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April 16, 2007

The Imus and Duke Lynchings: Hypocrisy at its Finest


It is becoming scary. It is really, truly becoming a frightening phenomenon. Not so much the nature of what comes out of the mouths of Al Sharpton and Jesse Jackson, but more so America’s acceptance and embrace of such divisive race-baiting. What is ever more frustrating, furthermore, is America’s refusal to call the likes of these two “leaders” on their lies and blunders.


Last week David Evans, Reade Seligmann and Collin Finnerty, the three Duke Lacrosse players who were charged with first-degree forcible rape, first-degree sexual offense and kidnapping, were finally declared innocent by North Carolina Attorney General Roy Cooper. Crystal Gail Mangum, the professional stripper, escort and liar who falsely accused the three students of rape and assault, told a dubious story that was effortlessly and wholeheartedly adopted by Durham District Attorney Mike Nifong, who proceeded to destroy the three students’ lives and reputations.


The three men happened to be white, financially comfortable and students at an elite university. The false accuser was a student at a historically black college. Hence, with complete disregard to any additional facts, the likes of Al Sharpton and Jesse Jackson jumped on the accusatory bandwagon. They were accompanied by countless talking heads who spent months using Mangum’s false story to push the rich-white-athletes-are-evil theme in every possible media outlet.


For almost a year, the world thought that Evans, Seligmann and Finnerty were evil racist rapists protected by their apparently privileged status. For one year, they lost opportunities, contacts, millions of dollars and especially sleep on the prospect of going on an extended stay in jail for crimes they did not commit. And for one year, pundits and so-called civil rights leaders piled the rhetoric on the three emotionally exhausted souls and their families. Their names were sullied and their futures changed forever just to please self-righteous individuals such as Sharpton.


After spending months trashing the young men, the talking heads have disappeared and have failed to retract their words, arguments and insinuations in the Duke lacrosse case. Sharpton himself has yet to apologize for helping to destroy the lives of three young men, along with those of their families and teammates. Yet at the same time, Sharpton spent every single one of the last few days insisting that radio host Don Imus be fired for calling the Rutgers women’s basketball players “nappy-headed hos.”


Imus had only one apology to make for his stupid mistake, and it was to the Rutgers women’s basketball team. He made his apology. It was accepted. He obviously will never again intentionally say anything even remotely similar, for he is genuinely sorry. That is all that matters. In fact, the team itself has said that what was necessary was an apology, and never asked for Imus to be fired.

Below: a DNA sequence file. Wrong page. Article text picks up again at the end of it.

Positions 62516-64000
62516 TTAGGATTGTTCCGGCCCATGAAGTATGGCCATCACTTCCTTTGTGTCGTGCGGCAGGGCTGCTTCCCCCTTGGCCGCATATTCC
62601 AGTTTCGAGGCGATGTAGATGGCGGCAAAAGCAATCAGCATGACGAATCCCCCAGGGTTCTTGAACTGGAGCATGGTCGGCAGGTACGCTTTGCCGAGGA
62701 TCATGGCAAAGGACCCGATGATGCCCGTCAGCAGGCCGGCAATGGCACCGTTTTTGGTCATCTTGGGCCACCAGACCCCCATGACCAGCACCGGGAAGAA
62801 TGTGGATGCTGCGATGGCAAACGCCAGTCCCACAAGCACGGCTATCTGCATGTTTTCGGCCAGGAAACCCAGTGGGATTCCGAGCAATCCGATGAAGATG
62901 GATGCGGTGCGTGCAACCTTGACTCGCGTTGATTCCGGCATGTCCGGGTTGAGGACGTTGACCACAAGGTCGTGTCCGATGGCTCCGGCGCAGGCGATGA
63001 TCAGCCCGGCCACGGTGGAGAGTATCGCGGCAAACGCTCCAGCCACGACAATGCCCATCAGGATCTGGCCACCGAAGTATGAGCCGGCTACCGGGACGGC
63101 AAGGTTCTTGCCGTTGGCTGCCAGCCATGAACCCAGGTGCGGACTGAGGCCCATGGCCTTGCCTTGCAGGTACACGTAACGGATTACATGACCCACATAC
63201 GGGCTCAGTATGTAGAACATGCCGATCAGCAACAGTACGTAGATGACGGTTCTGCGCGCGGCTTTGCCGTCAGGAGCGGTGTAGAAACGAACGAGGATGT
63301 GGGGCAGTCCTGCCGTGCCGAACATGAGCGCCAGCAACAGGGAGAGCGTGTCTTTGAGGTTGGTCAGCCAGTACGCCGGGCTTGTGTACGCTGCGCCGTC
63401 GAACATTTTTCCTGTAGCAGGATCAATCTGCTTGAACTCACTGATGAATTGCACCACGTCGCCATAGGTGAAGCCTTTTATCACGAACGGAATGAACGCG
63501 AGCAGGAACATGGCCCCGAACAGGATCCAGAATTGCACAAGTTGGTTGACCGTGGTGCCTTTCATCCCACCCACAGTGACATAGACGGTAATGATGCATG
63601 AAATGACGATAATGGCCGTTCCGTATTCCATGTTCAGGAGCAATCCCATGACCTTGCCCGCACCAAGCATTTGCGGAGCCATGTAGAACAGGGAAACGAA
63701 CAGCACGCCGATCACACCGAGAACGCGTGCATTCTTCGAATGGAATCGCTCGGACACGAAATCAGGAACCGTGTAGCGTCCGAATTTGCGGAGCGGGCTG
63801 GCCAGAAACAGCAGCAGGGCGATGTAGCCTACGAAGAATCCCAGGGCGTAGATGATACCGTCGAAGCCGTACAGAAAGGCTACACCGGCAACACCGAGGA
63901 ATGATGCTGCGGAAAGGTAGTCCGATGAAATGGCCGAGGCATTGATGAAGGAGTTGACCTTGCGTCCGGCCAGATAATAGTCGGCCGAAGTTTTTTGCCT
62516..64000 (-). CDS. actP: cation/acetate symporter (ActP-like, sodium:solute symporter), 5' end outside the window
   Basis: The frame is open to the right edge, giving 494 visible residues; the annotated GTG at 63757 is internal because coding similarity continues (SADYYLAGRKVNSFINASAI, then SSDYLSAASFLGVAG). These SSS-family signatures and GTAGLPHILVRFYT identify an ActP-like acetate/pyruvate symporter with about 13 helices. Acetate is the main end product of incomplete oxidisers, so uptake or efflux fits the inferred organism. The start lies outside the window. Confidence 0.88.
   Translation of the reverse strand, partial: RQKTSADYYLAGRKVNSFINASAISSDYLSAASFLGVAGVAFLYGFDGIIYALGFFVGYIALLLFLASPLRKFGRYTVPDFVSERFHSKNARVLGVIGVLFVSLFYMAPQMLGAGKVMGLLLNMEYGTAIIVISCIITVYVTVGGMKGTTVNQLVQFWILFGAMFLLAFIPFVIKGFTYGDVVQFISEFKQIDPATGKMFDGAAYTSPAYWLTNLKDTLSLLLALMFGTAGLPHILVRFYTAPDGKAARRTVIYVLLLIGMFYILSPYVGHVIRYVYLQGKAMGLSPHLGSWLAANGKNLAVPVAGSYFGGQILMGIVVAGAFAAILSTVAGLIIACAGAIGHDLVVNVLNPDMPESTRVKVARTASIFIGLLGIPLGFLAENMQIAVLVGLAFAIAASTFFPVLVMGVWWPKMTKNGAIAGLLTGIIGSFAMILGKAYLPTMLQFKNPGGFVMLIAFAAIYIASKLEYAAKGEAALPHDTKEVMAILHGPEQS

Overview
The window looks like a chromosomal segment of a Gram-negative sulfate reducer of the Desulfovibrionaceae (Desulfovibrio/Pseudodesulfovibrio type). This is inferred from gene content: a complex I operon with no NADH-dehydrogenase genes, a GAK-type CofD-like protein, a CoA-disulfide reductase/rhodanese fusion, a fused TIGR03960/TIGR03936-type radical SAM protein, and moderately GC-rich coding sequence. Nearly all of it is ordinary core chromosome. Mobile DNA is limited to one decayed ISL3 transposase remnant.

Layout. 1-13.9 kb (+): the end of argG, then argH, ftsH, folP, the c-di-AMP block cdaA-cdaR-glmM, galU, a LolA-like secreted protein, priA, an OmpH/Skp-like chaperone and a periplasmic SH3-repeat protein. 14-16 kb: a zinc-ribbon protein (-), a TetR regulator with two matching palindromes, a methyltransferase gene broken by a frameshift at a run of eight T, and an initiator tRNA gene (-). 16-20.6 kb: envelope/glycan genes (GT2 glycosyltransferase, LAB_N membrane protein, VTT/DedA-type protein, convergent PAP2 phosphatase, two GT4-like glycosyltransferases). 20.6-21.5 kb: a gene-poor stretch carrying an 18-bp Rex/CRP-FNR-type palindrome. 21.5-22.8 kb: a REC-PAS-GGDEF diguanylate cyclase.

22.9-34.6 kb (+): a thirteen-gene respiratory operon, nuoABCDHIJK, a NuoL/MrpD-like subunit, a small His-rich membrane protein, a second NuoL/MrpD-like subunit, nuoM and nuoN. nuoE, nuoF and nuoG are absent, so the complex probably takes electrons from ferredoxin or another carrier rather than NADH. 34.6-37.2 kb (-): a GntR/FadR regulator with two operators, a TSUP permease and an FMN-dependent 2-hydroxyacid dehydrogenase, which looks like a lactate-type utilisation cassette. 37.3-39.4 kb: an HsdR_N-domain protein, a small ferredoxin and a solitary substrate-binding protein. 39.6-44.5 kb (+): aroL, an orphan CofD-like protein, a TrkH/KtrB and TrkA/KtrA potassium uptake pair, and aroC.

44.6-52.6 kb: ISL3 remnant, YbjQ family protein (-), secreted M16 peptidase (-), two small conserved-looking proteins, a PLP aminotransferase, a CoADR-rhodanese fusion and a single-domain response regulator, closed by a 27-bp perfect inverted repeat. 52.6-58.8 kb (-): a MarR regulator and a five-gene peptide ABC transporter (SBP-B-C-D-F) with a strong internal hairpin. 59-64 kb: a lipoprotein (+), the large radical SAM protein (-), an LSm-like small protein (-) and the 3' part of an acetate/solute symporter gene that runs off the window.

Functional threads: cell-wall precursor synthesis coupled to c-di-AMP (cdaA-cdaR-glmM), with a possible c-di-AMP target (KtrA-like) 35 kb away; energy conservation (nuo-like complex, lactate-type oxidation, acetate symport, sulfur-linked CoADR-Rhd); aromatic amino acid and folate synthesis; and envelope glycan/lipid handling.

Yet Sharpton was not satisfied with that resolution. A race issue that ends quickly and nicely is not one that would give him the exposure for which he yearns, or the divisiveness he seeks to spread. He kept fighting for Imus to be fired and he succeeded at getting what he wanted. Sharpton explained that he sought to show America that it was not necessary to “be misogynist and racist to be creative or to be commercial in this country.” Really? Then why does he not go say the same to his hip-hop buddies who cannot complete a sentence without uttering the word “ho” at least half a dozen times?


The hypocrisy is not limited to Sharpton. Robert Johnson, the founder of Black Entertainment Television (BET), a factory of language demeaning women, managed to criticize Imus for his one-time gaffe. Senator Barack Obama (D-Ill.) also joined the vocal anti-Imus choir. It should be noted that Obama has also met with wonderful “artists” such as Ludacris, whose library of music includes such classics as “Fatty Girl,” “Move Bitch,” “Ho,” and “Hoes In My Room,” just to name a few. After such a meeting, Ludacris said that the senator and he “talked about empowering the youth,” adding that Obama felt like a relative.


There was certainly a negative correlation between the way the victims in the Duke lacrosse case and those in the Imus incident were treated on the one hand, and the severity of their respective situations on the other. The Rutgers women were called a bad name by one man, and immediately received the love and sympathy of the overwhelming majority of Americans. The Duke players spent one year in fear of losing their freedom and in the process of actually losing their respectability to talking heads and accusers. Yet the likes of Al Sharpton refuse to apologize to the Duke victims, while charging on in the Imus case in an attempt to take yet another scalp in their crusade for self-promotion.


By doing that, they are slicing yet another piece out of America’s shield against political correctness and racial division. Such behavior is to be expected from Sharpton, Jackson and company. But shame on those who pander to them, such as Barack Obama, those who succumb to them, such as CBS and MSNBC, and those who reward them, such as the media. Shame indeed.


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